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"He [Kurtz] won't be forgotten. Whatever he was, he was not common. He had the power to charm or frighten rudimentary souls into an aggravated witch-dance in his honour; he could also fill the small souls of the pilgrims with bitter misgivings: he had one devoted friend at least, and he had conquered one soul in the world that was neither rudimentary nor tainted with self-seeking. No; I can't forget him, though I am not prepared to affirm the fellow was exactly worth the life we lost in getting to him." (2.29)
Marlow admires Kurtz's power, but he's not blindly attracted to it like the harlequin is. Why? Does he know that Kurtz is corrupt?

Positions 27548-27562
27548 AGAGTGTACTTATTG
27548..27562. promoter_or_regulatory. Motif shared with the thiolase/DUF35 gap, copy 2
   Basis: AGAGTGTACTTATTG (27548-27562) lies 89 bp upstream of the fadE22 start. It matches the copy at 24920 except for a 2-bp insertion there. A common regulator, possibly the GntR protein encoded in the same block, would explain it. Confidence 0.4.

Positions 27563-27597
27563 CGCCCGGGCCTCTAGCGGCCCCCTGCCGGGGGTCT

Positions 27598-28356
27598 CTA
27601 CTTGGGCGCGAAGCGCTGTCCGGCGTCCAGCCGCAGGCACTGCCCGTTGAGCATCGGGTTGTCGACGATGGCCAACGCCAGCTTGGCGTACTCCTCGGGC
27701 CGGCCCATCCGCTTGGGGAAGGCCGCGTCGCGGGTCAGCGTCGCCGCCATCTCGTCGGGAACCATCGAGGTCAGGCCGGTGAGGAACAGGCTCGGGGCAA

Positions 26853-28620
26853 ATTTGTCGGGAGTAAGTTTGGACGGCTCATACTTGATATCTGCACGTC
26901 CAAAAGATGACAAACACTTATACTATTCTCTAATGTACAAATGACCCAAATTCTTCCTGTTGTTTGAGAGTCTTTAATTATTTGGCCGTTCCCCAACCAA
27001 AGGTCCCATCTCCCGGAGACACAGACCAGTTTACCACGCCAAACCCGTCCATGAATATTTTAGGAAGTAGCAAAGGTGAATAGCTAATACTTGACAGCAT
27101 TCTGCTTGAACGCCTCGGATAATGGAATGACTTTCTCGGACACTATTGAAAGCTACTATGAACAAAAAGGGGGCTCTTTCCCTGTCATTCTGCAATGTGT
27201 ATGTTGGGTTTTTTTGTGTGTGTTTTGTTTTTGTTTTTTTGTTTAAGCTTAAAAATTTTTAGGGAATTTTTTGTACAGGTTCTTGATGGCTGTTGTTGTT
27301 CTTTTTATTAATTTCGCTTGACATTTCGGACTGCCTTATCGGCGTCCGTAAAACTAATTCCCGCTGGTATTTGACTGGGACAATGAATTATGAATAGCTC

"Girl! What? Did I mention a girl? Oh, she's out of it - completely. They - the women, I mean - are out of it - should be out of it. We must help them to stay in that beautiful world of their own, lest ours gets worse." (2.29)
At the first mention of the Intended, Marlow scoots back to his opinion of women as completely out of touch with reality. But their fantastic visions of world peace are so touching and beautiful that he does not want to disillusion them with the ugly truth, since they probably couldn't handle it.
"Where the pilgrims imagined it crawled to I don't know. To some place where they expected to get something. I bet! For me it crawled towards Kurtz—exclusively […]." (2.7)
This has quickly stopped being curiosity and become obsession: Marlow doesn't see the wilderness as his destination anymore, but just Kurtz. (Or are they really that different?)